How do they do it?

Chris Green, who co-owns the lounge with his wife, Gillian, said they are operating within the law. They do not sell cannabis but rather serve as a space where users — many with medicinal marijuana licences — can come and consume it. Customers must be over 19 and the Greens can ask to see ID.

But they said they cannot specifically ask whether they have been prescribed medicinal marijuana as, they say, "it would be a lawsuit liability due to patient-doctor confidentiality."

A lone sandwich board advertises the classes on one of Barrie, Ont.'s main streets. The lounge has been offering the classes since last summer. (Haydn Watters/CBC)

The couple said they follow health, police, bylaw, fire and police department regulations just like any other business and have valid Ontario business and restaurant licences. 

"Normalization is what we are trying to do here," he said. "Cannabis starts as a sprout. Coffee starts as a sprout. Like all plants, it's just a plant."

Wannamaker leads the cannabis yoga class from the front of the lounge. She said her intention in instructing the class was to introduce yoga 'to a community that might not have necessarily thought that it could be part of their lifestyle.' (Haydn Watters/CBC)
Both Wannamaker and Jewell pointed out how many men come to the classes, when they have found yoga participants tend to be mostly female. (Haydn Watters/CBC)

Wannamaker echoes that.

"We're here for inclusivity," she said, post-class. "We've created one more small safe space for people that might be overlooked in the traditional sense when it comes to inviting people into social circles and into different communities."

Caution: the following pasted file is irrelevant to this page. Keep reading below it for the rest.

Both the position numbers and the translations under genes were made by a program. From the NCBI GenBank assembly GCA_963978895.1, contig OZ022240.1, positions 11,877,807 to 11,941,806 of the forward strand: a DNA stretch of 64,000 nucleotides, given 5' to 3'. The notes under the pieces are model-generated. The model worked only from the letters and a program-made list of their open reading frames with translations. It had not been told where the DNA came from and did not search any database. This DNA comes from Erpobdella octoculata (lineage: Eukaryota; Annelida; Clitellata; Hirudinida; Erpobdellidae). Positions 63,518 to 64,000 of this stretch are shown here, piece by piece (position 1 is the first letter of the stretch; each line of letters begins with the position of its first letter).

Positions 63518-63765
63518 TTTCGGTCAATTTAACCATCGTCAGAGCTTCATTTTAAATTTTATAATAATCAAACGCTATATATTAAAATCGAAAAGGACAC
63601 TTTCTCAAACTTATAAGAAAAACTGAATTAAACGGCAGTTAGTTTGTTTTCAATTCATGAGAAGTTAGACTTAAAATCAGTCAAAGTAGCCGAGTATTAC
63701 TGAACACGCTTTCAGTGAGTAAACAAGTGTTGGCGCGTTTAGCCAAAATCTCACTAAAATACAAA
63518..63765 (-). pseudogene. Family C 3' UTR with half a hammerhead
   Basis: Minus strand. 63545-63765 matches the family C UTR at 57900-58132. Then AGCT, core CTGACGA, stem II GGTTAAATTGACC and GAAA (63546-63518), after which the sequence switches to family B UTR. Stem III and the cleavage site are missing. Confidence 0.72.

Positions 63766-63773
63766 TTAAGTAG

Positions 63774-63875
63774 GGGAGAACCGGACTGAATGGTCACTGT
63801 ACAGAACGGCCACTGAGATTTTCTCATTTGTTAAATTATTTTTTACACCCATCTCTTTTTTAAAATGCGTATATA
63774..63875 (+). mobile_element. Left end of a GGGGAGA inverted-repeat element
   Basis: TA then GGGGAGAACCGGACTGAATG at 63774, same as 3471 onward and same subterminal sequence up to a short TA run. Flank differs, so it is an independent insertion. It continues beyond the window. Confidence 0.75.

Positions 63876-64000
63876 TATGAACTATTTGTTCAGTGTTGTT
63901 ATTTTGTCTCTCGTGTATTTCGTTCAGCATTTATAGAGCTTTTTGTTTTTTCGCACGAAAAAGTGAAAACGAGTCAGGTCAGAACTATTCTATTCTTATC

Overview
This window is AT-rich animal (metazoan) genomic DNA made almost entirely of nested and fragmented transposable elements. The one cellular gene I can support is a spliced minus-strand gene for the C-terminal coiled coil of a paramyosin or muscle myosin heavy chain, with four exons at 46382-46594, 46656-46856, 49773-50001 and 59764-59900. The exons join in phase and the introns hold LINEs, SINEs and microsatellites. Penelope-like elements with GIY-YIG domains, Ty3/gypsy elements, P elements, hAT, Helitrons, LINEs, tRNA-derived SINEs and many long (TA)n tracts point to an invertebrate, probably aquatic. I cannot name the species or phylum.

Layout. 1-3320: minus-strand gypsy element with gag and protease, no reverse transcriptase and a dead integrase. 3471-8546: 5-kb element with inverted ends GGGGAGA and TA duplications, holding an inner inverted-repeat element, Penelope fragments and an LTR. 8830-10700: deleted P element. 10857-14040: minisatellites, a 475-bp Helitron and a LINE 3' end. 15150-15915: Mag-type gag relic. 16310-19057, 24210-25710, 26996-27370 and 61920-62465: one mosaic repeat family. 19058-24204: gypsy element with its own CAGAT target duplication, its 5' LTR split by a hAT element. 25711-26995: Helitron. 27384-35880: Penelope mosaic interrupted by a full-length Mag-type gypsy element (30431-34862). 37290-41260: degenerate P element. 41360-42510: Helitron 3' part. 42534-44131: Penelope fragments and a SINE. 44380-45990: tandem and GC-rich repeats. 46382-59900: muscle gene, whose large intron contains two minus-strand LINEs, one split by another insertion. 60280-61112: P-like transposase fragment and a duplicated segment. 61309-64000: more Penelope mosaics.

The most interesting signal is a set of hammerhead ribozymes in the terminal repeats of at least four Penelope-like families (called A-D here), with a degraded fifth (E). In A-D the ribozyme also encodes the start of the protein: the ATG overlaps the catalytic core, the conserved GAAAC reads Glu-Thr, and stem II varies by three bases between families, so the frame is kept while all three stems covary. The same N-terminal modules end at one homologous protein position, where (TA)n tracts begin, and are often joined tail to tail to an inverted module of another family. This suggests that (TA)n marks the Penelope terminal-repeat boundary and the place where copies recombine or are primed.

'Yoga itself is the high'

Not all yogis are sold. Violet Pasztor founded and runs the Canadian Yoga Alliance, which has about 2,000 members who are registered yoga teachers. She doesn't think an added buzz, like cannabis, is necessary.

"Personally, blazing in a yoga class, no, I don't agree with it," she said. "Yoga itself is the high."

She thinks with legalization impending, cannabis yoga will likely become more of a trend, but thinks it will fade away when people realize "how ridiculous it is." These types of classes have also been held in Toronto, Montreal and Vancouver.

Wannamaker believes the combination allows for inclusivity: 'Not everyone is as comfortable going to a yoga studio as some people may be.' (Haydn Watters/CBC)

Cannabis yoga is the latest in a long list of alternative yoga treatments. There's been beer yoga, snow yogaalpaca yoga and goat yoga — all which Pasztor thinks are "fluff." 

"We're all about true yoga," she said. "Ultimate true yoga ... is a natural high and it's about the natural path."

Jewell disagrees.

Monitors around the lounge show this relaxing image — while soothing spa-like music is played over speakers to aid the students. (Haydn Watters/CBC)
All sorts of people have taken part in the classes. 'We’ve seen every demographic come through this door and everyone has been very receptive to each other,' says Chris Green, one of the lounge's owners. (Haydn Watters/CBC)

"I find when people go into a normal yoga studio ... there's that little feeling of trepidation and anxiety of, 'Everyone's a yogi. Everyone's going to be judging me. What if I'm not wearing my yoga outfit like everyone else is?,'" she said. 

"When you come here, people are in their sweats. It doesn't really matter as much. There's no judgment. Everyone's just doing their own thing."